Furthermore, the increase in human development leads to increased night-lighting. (Sometimes referred to as light pollution). The lights of communication towers and tall buildings draw birds toward them. In addition, the lights may disrupt their ability to use the location of the moon and stars for navigation. Millions of birds are killed each year due to collisions with lighted structures.
Increasing populations of humans also causes environmental changes such as habitat loss. As a result this in turn also effects historic flyways.
Watch this 4:09 TedED video on migration hazards, and how we can help.
Over the years scientists have gained a lot of knowledge about avian migration. Even so, there is a lot more to be learned. Today, more than half of all North American bird species are at risk of extinction unless we take significant conservation actions. Scientists tell us that studying the mysteries of bird migration could help preserve species that are threatened by habitat loss and climate change. One of the goals is to locate important migration stopovers. Once identified, we can work to protect and save these crucial locations.
Bird banding and Satellite tracking are two ways that scientists can study the movement of birds. With new technology, however, we will be able to learn so much more in the years to come. One such new tool is a tracking system called geolocators. These are tiny backpacks fitted onto birds that contain sophisticated sensors and weigh less than a dime.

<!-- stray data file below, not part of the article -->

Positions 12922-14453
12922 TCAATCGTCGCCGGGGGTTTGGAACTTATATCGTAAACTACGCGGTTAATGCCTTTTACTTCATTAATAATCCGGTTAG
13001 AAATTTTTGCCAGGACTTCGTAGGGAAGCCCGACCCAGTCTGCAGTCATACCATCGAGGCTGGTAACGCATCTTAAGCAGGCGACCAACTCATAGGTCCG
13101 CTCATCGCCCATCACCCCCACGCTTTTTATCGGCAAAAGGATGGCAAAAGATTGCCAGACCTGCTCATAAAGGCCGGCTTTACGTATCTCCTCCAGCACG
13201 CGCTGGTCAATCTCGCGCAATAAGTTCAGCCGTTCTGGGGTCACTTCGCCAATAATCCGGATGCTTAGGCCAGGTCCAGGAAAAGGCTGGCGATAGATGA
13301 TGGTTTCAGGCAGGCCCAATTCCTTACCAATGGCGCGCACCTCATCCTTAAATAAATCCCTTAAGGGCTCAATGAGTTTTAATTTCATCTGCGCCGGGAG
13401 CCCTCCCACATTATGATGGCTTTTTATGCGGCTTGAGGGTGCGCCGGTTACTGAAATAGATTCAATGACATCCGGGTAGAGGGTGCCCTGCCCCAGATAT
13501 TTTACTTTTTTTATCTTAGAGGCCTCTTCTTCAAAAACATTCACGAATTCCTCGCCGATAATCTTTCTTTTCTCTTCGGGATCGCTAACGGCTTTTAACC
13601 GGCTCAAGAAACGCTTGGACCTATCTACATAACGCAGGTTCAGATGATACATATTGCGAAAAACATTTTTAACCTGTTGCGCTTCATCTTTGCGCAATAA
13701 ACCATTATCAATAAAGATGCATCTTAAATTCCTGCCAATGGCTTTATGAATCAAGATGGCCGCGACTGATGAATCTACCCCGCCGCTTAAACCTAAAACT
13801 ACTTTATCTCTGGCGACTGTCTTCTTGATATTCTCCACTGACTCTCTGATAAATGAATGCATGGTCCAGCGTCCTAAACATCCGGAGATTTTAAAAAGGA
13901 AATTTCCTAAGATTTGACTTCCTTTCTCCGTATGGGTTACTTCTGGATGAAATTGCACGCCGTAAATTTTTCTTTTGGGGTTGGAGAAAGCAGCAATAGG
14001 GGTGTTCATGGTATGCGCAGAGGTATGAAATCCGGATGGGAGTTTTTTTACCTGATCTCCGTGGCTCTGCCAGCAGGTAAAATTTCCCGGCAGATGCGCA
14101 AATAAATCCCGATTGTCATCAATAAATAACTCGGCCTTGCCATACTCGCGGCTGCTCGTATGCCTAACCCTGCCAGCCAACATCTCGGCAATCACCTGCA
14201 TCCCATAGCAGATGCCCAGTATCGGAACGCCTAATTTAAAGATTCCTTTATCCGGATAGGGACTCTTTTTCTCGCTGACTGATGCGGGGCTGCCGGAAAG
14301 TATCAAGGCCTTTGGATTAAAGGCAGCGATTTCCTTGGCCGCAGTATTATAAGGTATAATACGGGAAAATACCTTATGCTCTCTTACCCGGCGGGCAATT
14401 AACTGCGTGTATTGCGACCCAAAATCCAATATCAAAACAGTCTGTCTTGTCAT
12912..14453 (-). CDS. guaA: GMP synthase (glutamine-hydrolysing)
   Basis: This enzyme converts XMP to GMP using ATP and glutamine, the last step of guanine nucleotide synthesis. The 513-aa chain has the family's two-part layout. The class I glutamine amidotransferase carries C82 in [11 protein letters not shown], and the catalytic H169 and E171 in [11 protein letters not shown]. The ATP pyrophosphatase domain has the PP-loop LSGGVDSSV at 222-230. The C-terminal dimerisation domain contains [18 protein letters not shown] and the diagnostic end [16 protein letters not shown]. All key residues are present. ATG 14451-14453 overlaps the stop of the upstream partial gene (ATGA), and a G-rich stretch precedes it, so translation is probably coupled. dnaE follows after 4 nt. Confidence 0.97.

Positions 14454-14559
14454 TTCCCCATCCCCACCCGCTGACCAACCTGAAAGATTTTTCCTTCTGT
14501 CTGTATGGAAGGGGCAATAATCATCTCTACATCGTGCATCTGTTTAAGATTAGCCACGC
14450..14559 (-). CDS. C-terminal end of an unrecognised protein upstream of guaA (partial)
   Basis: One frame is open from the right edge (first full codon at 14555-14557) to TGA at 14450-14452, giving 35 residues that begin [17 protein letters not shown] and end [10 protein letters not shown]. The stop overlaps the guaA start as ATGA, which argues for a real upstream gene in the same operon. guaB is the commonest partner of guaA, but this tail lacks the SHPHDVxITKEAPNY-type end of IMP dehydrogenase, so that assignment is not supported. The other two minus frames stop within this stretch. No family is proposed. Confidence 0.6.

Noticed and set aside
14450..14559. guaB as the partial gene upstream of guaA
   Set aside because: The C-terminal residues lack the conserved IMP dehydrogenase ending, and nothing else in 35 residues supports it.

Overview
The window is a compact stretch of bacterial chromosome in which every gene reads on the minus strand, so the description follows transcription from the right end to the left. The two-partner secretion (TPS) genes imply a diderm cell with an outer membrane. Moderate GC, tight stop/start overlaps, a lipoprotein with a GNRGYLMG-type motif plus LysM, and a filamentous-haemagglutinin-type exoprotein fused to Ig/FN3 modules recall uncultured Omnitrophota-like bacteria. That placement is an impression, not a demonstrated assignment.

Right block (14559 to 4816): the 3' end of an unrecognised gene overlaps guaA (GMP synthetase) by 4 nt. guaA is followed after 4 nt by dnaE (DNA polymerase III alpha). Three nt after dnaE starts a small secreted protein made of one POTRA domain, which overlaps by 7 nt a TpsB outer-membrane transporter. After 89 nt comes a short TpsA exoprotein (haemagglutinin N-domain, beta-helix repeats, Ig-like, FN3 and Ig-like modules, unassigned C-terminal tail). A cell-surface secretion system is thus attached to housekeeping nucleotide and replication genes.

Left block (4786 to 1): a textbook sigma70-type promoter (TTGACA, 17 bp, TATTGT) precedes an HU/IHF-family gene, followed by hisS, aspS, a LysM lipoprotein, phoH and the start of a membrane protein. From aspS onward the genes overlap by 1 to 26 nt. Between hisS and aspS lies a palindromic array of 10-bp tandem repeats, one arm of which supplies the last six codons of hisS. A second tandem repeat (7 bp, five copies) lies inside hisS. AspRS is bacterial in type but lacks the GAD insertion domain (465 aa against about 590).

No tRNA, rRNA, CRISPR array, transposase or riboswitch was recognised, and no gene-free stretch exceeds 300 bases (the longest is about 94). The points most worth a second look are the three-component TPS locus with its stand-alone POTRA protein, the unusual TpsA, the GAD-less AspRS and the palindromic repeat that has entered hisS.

Listen to this short Bird Note clip about how scientists use geolocators to track the movements of birds.
Canada Geese at Blackwater National Willife Refuge in Dorchester County, MD by Steve Droter/Chesapeake Bay Program, Attribution NonCommercial License, https://www.flickr.com/photos/chesbayprogram/
Rough-legged Hawk in Adams County, Colorado by Tony’s Takes, Attribution NonCommercial NoDerivs License, https://www.flickr.com/photos/tonystakes/
Turkey Vultures in Cody Roosting Tree by Author, Attribution NoDerivs License, https://www.flickr.com/photos/157982666@N07/
Migrating birds flying over Tianshan Mountains by pacman321, Attribution-NonCommercial license, https://www.flickr.com/photos/mzhang88/
Sandhill Cranes on a sand bar along the Platte River near Wood River, Nebraska, by Diana Robinson, Attribution-NonCommercial-NoDirivs License, https://www.flickr.com/photos/dianasch/
Chicago night sky by Thomas Hawk, Attribution-NonCommercial 2.0 Generic License, https://www.flickr.com/photos/thomashawk/
Photo of Dr. Preston and colleagues attaching a satellite transmitter to a juvenile Golden Eagle for his long term study, Golden Eagle Nesting Ecology in the Bighorn Basin was given to me by Dr. Preston for this blog. Dr. Preston is the Senior Scientist & Curator Emeritus, Draper Natural History Museum. https://centerofthewest.org/explore/greater-yellowstone-natural-history/meet-the-staff/